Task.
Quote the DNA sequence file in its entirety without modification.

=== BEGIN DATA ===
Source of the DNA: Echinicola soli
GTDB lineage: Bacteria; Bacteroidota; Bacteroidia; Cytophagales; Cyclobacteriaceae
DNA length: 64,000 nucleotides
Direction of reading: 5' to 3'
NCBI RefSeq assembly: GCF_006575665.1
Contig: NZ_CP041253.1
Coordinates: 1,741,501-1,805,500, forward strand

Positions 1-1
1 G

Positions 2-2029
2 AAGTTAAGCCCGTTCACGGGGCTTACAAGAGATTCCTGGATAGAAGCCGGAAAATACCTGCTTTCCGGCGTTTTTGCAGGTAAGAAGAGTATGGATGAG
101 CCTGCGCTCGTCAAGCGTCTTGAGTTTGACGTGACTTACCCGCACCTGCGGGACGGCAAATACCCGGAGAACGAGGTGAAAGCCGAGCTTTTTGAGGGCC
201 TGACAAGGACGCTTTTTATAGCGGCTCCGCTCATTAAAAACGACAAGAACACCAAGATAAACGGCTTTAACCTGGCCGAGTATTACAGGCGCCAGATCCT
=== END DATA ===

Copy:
Source of the DNA: Echinicola soli
GTDB lineage: Bacteria; Bacteroidota; Bacteroidia; Cytophagales; Cyclobacteriaceae
DNA length: 64,000 nucleotides
Direction of reading: 5' to 3'
NCBI RefSeq assembly: GCF_006575665.1
Contig: NZ_CP041253.1
Coordinates: 1,741,501-1,805,500, forward strand

Positions 1-1
1 G

Positions 2-2029
2 AAGTTAAGCCCGTTCACGGGGCTTACAAGAGATTCCTGGATAGAAGCCGGAAAATACCTGCTTTCCGGCGTTTTTGCAGGTAAGAAGAGTATGGATGAG
101 CCTGCGCTCGTCAAGCGTCTTGAGTTTGACGTGACTTACCCGCACCTGCGGGACGGCAAATACCCGGAGAACGAGGTGAAAGCCGAGCTTTTTGAGGGCC
201 TGACAAGGACGCTTTTTATAGCGGCTCCGCTCATTAAAAACGACAAGAACACCAAGATAAACGGCTTTAACCTGGCCGAGTATTACAGGCGCCAGATCCT